DAD with IPv6 - explanation in the book not accurate??

here is a good one (i think)... the book says that DAD is done by pinging its own solicited node mcast address (SMA) as generated from its ipv6 address. 

So I've done an experiment where on the same link, the two ipv6 addreses would basically generate the same SMA. I then enabled nd debugging and to my surprise DAD still passed, which is good. Though it does tell me the explanation in the book is not 100% accurate.

what do you think? Am i missing something here?

 

Comments

  • what do you think? Am i missing something here?

    This is explanation from Cisco Documentation:

    Node sends a neighbor solicitation message with an unspecified source address and a tentative link-local address in the body of the message. If another node is already using that address, the node returns a neighbor advertisement message that contains the tentative link-local address. If another node is simultaneously verifying the uniqueness of the same address, that node also returns a neighbor solicitation message. If no neighbor advertisement messages are received in response to the neighbor solicitation message and no neighbor solicitation messages are received from other nodes that are attempting to verify the same tentative address, the node that sent the original neighbor solicitation message considers the tentative link-local address to be unique and assigns the address to the interface.

    I hope it is clear now.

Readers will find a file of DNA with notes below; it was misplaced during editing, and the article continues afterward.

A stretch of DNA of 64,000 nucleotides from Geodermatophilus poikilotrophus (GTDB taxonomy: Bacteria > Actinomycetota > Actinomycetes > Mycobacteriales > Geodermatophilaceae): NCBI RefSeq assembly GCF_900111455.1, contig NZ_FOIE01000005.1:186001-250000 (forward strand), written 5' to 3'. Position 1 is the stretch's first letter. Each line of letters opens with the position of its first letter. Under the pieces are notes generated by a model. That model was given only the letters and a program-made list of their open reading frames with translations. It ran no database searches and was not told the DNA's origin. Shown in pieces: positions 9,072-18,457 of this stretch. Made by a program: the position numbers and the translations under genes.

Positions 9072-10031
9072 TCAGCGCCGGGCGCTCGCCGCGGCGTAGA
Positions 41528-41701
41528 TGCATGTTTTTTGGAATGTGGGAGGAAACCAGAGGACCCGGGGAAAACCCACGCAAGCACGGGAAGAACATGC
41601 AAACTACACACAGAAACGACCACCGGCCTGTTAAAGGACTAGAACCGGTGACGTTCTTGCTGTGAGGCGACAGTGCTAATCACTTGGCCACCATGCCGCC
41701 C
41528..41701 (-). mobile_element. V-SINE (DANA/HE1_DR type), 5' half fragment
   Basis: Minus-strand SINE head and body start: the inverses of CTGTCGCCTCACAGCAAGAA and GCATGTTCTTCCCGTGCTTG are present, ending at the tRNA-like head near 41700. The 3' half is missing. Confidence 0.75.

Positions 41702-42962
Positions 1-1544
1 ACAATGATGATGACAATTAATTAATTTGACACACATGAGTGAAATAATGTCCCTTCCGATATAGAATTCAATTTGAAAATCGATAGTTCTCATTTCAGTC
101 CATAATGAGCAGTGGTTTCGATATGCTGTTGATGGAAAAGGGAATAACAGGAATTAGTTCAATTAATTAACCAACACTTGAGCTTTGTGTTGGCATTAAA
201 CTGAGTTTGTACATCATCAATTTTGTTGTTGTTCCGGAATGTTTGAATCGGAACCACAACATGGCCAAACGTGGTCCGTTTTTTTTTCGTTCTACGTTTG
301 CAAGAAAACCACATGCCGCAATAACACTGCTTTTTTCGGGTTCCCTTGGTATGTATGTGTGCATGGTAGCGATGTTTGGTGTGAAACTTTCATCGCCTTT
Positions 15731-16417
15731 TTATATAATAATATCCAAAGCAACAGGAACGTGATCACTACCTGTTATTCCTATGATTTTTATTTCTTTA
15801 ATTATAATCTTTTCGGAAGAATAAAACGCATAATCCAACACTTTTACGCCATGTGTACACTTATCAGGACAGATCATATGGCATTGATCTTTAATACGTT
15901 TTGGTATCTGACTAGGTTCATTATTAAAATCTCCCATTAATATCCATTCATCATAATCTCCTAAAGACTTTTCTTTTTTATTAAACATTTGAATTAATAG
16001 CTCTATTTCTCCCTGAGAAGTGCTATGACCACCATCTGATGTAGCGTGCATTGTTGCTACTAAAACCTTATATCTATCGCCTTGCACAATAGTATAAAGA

• I would also recommend to go through the RFC for this feature, it is very useful:

    http://www.ietf.org/rfc/rfc4429.txt

  • Hello,

    I think your 2 ipv6 addresses donot match exactly even though they join same solicited node multicast address. That is why DAD is passing. The Neighbor solicitation (NS)has IPv6 destination address as solicited node multicast address in IPv6 header but at ICMPv6 layer this will get dropped as traget address in NS doesnot match with its IPv6 address.

    Regards,

    Dinesh

  • Thanks but I got bit lost in your explanation ... I think the key thing that I'm trying to say is about the destination address - i.e., to verify the uniquness of this address, a NS message is set to, quoting, "its own autoconfigured address's coreresponding solicited-node multicast address."

    Then if anyone replies saying "i've got that IP" then the address is not unique. But for someone to reply, they need to get the question first! So who gets the question? Only hosts that would have the same solicited-node multicast address and not necessarily all hosts on the local link.

    So my dilema here is, that naturally, it could happen that, a node with duplicate IPv6 address exists on the network but it would not get the question and therefore, it won't answer.

  • I will read the RFC as I'm surely missing something here ...

  • So my dilema here is, that naturally, it could happen that, a node with duplicate IPv6 address exists on the network but it would not get the question and therefore, it won't answer.

    Why would it not receive the "question" ? If it has the same IPv6 address, then it will have the same solicited-node multicast address, and so it will receive the question, and respond accordingly.

  • After putting it down on paper, I figured my thinking was wrong!

    thanks all

  • After putting it down on paper, I figured my thinking was wrong!

    I really recommend IPv6 documentation at Cisco.com, go through this about more commands, concepts et al...

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